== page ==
Monitoring by Control Technique - Catalytic Oxidizer
Catalytic oxidizers, also known as catalytic incinerators, are oxidation systems (similar to thermal oxidizers) that control VOC and volatile HAP emissions. Catalytic oxidizers use a catalyst to promote the oxidation of VOCs to CO2 and water (i.e., increase the kinetic rate). The catalyst therefore allows oxidation to occur at lower temperatures than for thermal oxidation; catalytic oxidizers generally operate between 650°F and 1000°F.
Important design factors for catalytic oxidation include temperature (an operating temperature high enough to oxidize the waste gas on the catalyst), residence time (sufficient residence time in the catalyst bed for the oxidation reaction to occur), turbulence or mixing of combustion air with the waste gas, VOC concentration and species, catalyst characteristics, and the presence of masking agents in the waste gas that can reduce the effectiveness of the catalyst bed.
To reduce fuel usage required for oxidation, catalytic oxidizers may have some form of heat recovery. The percentage of heat recovery in the design of catalytic oxidizers generally increases with decreasing inlet VOC/HAP concentration. Heat recovery may either be regenerative or recuperative. In regenerative heat recovery, hot exhaust gases and cool inlet gases are alternatively passed through a fixed bed, typically employing ceramics. In recuperative heat recovery, heat is recovered by passing the hot exhaust gases through a non-contact air-to-air heat exchanger to heat incoming air to the oxidizer.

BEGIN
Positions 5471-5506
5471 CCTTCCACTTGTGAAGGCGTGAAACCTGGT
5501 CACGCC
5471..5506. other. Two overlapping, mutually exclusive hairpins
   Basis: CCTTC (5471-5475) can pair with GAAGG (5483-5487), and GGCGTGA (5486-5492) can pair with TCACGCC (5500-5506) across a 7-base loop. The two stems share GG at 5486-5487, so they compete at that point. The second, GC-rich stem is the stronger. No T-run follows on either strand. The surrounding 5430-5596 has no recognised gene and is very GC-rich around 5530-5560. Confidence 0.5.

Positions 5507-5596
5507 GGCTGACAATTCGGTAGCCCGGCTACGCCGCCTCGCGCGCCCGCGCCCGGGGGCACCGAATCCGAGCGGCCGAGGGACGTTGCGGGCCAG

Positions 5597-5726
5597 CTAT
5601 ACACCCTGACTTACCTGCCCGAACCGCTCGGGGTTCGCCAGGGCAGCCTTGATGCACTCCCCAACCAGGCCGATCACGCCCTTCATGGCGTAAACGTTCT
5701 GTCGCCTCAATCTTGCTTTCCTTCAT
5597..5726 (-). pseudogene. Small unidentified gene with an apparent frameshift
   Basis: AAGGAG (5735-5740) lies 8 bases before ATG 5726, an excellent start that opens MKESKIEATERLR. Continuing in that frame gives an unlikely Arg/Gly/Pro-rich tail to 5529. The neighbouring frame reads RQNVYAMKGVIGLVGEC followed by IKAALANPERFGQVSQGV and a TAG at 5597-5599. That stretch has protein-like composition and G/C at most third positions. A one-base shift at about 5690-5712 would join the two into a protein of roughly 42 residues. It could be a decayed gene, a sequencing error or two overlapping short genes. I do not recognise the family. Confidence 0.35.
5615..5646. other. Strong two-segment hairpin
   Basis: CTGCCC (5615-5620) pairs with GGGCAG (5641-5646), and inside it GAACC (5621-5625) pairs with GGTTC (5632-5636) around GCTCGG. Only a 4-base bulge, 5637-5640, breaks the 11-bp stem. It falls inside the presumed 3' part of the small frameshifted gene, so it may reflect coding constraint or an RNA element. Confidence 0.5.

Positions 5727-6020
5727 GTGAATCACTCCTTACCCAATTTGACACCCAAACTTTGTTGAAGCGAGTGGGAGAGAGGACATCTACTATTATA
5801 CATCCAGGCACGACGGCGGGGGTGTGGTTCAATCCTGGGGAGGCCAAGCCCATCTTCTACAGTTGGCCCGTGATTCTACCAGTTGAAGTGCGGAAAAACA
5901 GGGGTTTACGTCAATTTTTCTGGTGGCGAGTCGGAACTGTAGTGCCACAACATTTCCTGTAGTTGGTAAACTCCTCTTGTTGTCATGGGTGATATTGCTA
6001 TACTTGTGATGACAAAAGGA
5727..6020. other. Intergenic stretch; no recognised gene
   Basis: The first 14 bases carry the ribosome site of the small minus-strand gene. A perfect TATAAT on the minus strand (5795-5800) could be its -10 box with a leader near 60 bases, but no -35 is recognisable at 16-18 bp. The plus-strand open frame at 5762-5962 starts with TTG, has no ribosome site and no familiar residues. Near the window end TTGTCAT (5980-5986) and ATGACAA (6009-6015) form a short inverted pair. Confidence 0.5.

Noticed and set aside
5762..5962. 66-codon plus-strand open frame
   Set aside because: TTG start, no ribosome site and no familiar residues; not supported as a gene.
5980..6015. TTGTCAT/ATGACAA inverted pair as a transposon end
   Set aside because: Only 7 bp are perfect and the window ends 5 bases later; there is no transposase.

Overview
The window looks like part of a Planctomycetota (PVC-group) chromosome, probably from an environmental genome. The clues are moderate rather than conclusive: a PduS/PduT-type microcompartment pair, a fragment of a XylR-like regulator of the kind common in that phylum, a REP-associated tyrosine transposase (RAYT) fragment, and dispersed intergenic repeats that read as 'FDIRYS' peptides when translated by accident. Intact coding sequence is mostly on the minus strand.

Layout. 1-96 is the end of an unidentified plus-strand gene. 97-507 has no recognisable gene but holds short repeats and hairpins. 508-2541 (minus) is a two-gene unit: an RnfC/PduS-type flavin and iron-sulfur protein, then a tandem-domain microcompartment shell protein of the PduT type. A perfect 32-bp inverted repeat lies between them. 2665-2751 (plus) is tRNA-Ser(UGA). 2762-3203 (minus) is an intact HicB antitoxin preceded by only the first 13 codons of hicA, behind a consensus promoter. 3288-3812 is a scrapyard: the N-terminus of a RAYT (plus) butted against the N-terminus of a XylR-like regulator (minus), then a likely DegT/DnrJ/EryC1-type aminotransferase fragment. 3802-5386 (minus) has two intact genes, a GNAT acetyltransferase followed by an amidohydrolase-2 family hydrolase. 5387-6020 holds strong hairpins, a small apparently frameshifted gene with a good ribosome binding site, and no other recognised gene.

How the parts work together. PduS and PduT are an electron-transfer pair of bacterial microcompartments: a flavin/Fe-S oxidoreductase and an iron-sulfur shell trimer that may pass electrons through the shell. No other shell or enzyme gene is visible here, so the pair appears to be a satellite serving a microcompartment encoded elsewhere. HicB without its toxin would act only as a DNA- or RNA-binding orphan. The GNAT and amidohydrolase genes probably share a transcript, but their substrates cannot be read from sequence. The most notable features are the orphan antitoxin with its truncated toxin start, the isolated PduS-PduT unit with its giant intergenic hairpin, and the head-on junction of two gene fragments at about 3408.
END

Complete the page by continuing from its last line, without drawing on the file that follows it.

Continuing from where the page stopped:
For more information, see the box More About Catalytic Oxidizers.
The primary indicators of catalytic oxidizer performance are the outlet VOC or volatile HAP concentration, catalyst bed inlet temperature, and catalyst activity. Other indicators of catalytic oxidizer performance include temperature rise across the catalyst bed, catalyst bed outlet temperature, outlet CO concentration, exhaust gas flow rate, fan current, outlet O2 or CO2 concentration, and pressure differential across the catalyst bed.
The Compliance Assurance Monitoring (CAM) Technical Guidance Document (TGD) provides information on monitoring approaches for different types of control devices. Specific information provided in the CAM TGD related to catalytic oxidation include example CAM submittals based on case studies of actual facilities.
For more information, see the box More About Monitoring and the CAM Rule.
To search for additional monitoring information specific to an industry, see the monitoring information by industry type page.
Costs of catalytic oxidation are discussed in the EPA Air Pollution Control Cost Manual*, Section 3.2, Chapter 2 - Incinerators(64 pp, 182 K, About PDF). Costs of monitoring systems, both Continuous Emission Monitors and parametric monitoring systems, are addressed in the EPA Air Pollution Control Cost Manual*, Section 2, Chapter 4 - Monitors.(42 pp, 542 K, About PDF)
Costs for catalytic oxidation of styrene emitted from fiber-reinforced plastics facilities is discussed in a report titled, Assessment of Styrene Emission Controls for FRP/C and Boat Building Industries (EPA-600/R-96-109). The report includes spreadsheets designed to quickly analyze the control cost for a catalytic oxidizer (and other VOC/HAP control technologies) based on control device input flow rate and pollutant loading (in tons per year or ppm). An introductory text file lists the controls that are analyzed and gives basic instructions for using the spreadsheets. The spreadsheets were developed for styrene (C8H8, 4.326 mg/m3 per ppm, 0.00475 Btu/ppm) and would need to be altered to address other pollutants.
For more information, see the box Costs for Catalytic Oxidizers.